Josh Hamilton avoided history on Sunday, and he’ll sleep better because of it.

With a base hit in the fifth inning of the Texas Rangers‘ 5-1 loss to the Toronto Blue Jays in Game 3 of the American League Division Series, Hamilton snapped a 31-at-bat postseason hitless streak that dated back to 2011.

Before Sunday’s knock, Hamilton was threatening the all-time record for playoff futility, set by the Seattle Mariners‘ Dan Wilson, who came up empty in 42 consecutive postseason at-bats between 1995 and 2000, as’s Jason Beck noted:

Hamilton added another hit in the seventh, part of a rally that plated the Rangers’ only run.

In the end, Texas, which won the first two games of this ALDS north of the border, missed a chance to step on the favored Blue Jays’ throats. Now, Monday’s Game 4the final game of the series that will be played in Arlingtonbecomes huge for the Rangers.

In a different way, it’s huge for Hamilton, who is still struggling to resurrect his career in the place where it all began. He could go a long way toward doing exactly that with one signature playoff moment.

Backing up a bit: Yes, technically Hamilton made his big league debut with the Cincinnati Reds in 2007, but his best years came in a Rangers uniform. 

Texas is where he made five straight All-Star appearances, won an American League MVP Award in 2010 and powered the Rangers to two consecutive World Series appearances.

Hamilton parlayed his Lone Star State output into a five-year, $125 million contract with the Angels prior to the 2013 season. And he tossed a match on the bridge as he made his exit, dubbing Arlington “not a true baseball town,” per Bob Nightengale of USA Today.

So a Rangers reunion seemed borderline absurd, especially as Hamilton’s production dipped in 2013 and cratered in 2014, when the now 34-year-old missed nearly half of the season to injury and went hitless in a division series defeat against the Kansas City Royals.

In early February, Hamilton underwent shoulder surgery. Then, a few weeks later, he admitted he’d “suffered a relapse in his battle with substance abuse,” as Mike DiGiovanna and Bill Shaikin of the Los Angeles Times put it. 

Two months later, Texas reacquired its wayward son in a surprising deal that mostly involved cash (flowing from L.A. to Texas) and a lot of hastily mended fences.

Hamilton made his Rangers return on May 25, and on May 29, he teased the faithful with a two-home run game. Overall, however, he posted a sluggish .253/.291/.441 slash line and looked more like a faded has-been than a viable reclamation project.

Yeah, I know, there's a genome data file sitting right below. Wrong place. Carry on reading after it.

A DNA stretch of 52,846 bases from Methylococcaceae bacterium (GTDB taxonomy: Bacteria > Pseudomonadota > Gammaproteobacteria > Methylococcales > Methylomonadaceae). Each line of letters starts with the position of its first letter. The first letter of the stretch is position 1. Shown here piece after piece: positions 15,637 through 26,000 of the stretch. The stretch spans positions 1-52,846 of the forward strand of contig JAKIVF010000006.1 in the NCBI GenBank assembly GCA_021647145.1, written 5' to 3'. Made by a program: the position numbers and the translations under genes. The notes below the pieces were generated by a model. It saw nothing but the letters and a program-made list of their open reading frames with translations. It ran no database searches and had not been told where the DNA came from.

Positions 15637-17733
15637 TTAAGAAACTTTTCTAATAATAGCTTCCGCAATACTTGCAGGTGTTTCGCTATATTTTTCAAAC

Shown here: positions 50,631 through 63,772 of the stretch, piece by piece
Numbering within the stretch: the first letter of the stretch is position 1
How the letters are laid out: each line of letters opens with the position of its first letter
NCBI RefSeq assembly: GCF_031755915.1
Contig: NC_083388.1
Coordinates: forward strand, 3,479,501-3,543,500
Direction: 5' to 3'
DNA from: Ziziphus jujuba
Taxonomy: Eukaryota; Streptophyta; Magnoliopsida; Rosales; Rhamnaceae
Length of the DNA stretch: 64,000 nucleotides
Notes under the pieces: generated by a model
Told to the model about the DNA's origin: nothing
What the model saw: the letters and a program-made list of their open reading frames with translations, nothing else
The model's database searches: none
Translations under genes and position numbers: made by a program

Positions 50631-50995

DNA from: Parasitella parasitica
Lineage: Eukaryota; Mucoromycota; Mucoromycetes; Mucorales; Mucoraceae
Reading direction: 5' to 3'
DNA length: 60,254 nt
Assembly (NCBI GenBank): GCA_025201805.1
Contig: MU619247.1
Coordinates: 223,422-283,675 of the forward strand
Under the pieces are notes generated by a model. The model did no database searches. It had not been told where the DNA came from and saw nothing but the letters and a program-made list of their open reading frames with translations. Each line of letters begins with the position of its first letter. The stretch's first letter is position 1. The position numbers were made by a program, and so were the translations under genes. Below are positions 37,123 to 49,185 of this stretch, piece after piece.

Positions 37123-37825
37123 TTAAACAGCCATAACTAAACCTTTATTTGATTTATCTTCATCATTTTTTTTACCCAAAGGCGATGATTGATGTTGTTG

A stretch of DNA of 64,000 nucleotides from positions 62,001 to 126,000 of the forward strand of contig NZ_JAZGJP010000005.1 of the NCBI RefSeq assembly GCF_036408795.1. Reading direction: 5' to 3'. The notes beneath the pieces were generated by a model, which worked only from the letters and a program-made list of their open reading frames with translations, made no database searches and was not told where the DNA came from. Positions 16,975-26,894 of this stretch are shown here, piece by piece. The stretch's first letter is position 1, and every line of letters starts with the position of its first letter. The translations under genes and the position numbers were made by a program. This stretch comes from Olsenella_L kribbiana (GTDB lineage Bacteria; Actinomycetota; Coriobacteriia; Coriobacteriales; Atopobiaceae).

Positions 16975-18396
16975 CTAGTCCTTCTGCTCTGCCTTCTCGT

Meanwhile, the Rangers, who were sitting under .500 at the trade deadline, went out and acquired ace Cole Hamels and streaked to an AL West title behind a resurgent veteran core that includes comeback kids Prince Fielder, Mitch Moreland and Shin-Soo Choo.

Hamilton described his own poignant version of the club’s clinch to Fox Sports’ Ken Rosenthal:

The day after we won, or clinched the division, [we] had the ginger-ale celebration on the field [and] came in. And when you come in the clubhouse, you take a left you go to the clubhouse, you take a right you go to the training room. And I took a right and went towards the training room. And Jamie Reed, the longtime trainer who’s been with me for a long, long time, he just gave me a hug and told me, ‘Good job.’ … And at that moment I started crying, because it kind of hit me, everything that has transpired from February until this point.

Really, this Texas teamwhich was hosed by injuries in 2014 and lost ace Yu Darvish to Tommy John surgery in the springis defined by nothing if not rebirth.

Why not Hamilton? Why not now, on baseball’s brightest stage?

Well, for starters, there’s reason to question his presence in the Rangers’ starting lineup, as NBC Sports’ Matthew Pouliot did prior to Game 3:

At this point, it’s worth wondering whether the Rangers should be playing Hamilton at all. He hit two homers in an 11-10 loss to the Angels last Saturday, but those were his only two homers since he came off the DL when rosters expanded last month. He’s 7-for-38 (.184) with one additional extra-base hit, four RBI and a 16/1 K/BB ratio during that span.

The Rangers also realize that Hamilton is not their best defensive left fielder, which is why he’s typically pulled in favor of Will Venable when the team has a lead.

Hamilton didn’t magically undo any of that with his two hits on Sunday. Imagine, though, he comes up in a big spot in Game 4, or Game 5 if necessary.

And let’s say he gets a fastball, the pitch against which he broke his postseason hitless streak and that he’s hit better than any other this year, per FanGraphs.

Finally, let’s really extend the hypothetical and pretend his hit leaves the yard at a pivotal juncture, or drives in a go-ahead run. Heck, why not take it all the way and suggest a walk-off knock that sends Texas to the championship series?

As Kevin Sherrington of the Dallas Morning News opined, “Especially without [injured third baseman Adrian] Beltre, you need all the potential for power you can get, especially against the Jays. Hamilton can change a game with one swing.”

What would that do for the troubled veteran’s confidence? Would it propel him toward the comeback Texas dreamed of when it took a flier and brought Hamilton back? Might it even launch the Rangers on a deep October run?

The answers will come starting Monday, when he’ll have a chance to make the good kind of history.

For now, the proposition seems as tantalizing, far-fetched and ultimately possible as anything else in Hamilton’s rocky, still-unfinished career.


All statistics current as of Oct. 11 and courtesy of unless otherwise noted.

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